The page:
Initially, program developers would include explicit calls to instrumentation routines within program routines in order to instrument the program routines. For many reasons, this practice runs counter to modern computer-code-development strategies. Insertion of instrumentation is time consuming, expensive, and error prone, and altering behavior of instrumentation code may involve many different changes and general recompilation of program code. For example, it may be the case that, rather than saving a complete list of data frames generated by each routine called during execution of a program, which, for even a modestly sized program, may run into millions, tens of millions, or more data frames, an analyst may instead wish to either randomly generate a sparse set of data frames, to decrease the amount of data storage necessary but to still provide a sufficient amount of information about the execution of a program for analysis purposes, or may instead wish to aggregate the data frames during data collection. As one example, it may be the case that the analyst is not concerned with collecting individual information for lower-level routines within a trace hierarchy, but instead prefers to aggregate elapsed time, processing cycles, and other characteristics of the lower-level frames into higher-level frames. For example, referring to FIG. 2, instead of storing frames 226, 230, 232, and 234 generated as a result of the call by the main program to the routine “r1” of a first instantiated object, the analyst may prefer to aggregate all of the information contained in these four nodes in a single node 226 corresponding to the routine call. Modifying instrumentation included in each routine in order to accomplish such goals involves time-consuming, expensive, and potentially error-prone programming.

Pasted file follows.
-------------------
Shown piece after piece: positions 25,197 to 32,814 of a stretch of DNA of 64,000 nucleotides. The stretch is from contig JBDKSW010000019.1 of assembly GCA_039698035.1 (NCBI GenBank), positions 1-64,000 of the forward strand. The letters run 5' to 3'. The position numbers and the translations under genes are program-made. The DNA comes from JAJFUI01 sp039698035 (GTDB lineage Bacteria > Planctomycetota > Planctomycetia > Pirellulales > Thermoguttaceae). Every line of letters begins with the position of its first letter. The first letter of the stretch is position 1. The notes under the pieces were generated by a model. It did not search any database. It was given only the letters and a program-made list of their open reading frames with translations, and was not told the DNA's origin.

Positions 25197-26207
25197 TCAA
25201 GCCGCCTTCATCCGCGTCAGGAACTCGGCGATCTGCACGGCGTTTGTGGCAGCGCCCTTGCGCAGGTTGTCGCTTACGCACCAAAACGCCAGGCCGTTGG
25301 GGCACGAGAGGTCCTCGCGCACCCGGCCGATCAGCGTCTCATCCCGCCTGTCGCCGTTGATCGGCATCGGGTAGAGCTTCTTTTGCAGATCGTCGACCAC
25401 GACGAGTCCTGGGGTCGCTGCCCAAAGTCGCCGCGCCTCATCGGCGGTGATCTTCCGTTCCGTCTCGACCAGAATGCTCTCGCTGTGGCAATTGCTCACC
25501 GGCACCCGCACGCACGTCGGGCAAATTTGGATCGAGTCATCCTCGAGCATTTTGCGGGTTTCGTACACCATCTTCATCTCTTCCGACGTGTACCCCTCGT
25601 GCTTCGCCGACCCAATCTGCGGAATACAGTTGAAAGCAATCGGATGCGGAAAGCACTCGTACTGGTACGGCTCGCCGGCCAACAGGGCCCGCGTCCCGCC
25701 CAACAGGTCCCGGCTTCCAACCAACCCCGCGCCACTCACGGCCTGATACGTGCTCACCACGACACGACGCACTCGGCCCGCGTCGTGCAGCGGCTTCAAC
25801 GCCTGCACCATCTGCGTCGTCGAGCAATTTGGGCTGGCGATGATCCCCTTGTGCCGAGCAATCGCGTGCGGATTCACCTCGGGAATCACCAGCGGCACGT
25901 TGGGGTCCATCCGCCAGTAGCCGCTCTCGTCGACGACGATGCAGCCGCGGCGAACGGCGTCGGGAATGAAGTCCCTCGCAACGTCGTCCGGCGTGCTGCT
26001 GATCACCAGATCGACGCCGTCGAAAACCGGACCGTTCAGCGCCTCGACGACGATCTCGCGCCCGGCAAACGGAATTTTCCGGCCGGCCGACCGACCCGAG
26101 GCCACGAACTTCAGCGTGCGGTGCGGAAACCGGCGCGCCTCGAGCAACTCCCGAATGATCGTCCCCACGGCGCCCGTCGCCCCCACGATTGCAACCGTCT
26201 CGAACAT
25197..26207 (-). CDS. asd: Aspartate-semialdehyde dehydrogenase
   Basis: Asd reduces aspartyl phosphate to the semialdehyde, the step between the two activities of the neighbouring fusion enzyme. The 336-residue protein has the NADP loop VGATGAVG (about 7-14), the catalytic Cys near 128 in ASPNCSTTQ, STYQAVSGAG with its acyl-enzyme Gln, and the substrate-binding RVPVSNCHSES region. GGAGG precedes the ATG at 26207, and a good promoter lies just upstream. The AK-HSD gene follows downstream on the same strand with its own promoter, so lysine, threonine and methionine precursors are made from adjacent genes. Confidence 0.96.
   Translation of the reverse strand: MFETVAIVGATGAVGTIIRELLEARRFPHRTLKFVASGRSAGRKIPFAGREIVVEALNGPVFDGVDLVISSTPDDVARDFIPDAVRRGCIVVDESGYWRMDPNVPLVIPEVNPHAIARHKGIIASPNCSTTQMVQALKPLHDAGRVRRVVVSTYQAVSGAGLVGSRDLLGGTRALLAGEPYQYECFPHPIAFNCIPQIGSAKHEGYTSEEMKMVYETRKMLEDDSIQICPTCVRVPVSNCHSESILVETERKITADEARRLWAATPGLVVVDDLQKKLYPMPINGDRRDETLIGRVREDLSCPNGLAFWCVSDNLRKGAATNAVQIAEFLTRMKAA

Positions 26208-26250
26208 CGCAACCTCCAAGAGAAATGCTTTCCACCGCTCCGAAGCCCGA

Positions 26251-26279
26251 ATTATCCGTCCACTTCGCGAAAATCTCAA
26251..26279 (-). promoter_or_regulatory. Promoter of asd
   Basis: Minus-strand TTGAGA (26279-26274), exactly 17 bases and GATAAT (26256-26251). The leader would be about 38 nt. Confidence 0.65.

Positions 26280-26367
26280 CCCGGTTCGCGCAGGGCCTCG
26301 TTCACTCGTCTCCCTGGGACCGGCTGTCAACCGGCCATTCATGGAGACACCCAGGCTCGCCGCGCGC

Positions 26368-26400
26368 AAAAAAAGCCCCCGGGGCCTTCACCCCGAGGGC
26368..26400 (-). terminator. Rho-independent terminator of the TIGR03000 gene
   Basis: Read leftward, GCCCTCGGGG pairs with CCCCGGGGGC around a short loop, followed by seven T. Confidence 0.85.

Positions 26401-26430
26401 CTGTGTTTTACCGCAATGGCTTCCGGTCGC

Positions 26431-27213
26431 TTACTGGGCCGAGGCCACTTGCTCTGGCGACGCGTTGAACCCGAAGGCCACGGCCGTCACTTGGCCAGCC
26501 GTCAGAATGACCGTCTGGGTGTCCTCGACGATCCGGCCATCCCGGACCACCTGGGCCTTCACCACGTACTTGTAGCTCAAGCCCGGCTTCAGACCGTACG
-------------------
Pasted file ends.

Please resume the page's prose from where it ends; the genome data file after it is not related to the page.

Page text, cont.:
FIG. 3 illustrates the aspect-oriented-programming (“AOP”) approach to implementing crosscutting functionality. In the left column of FIG. 3 300, the manual instrumentation of routines is illustrated. In this case, in order to generate a trace of data frames, as discussed above with reference to FIG. 2, a program developer has introduced routine calls to a trace object at the beginning 302 and end 304 of each routine, such as routine 306. As discussed above, this technique is expensive in time, error-prone, relatively inflexible, and contrary to modem program-development strategies, including object-oriented programming.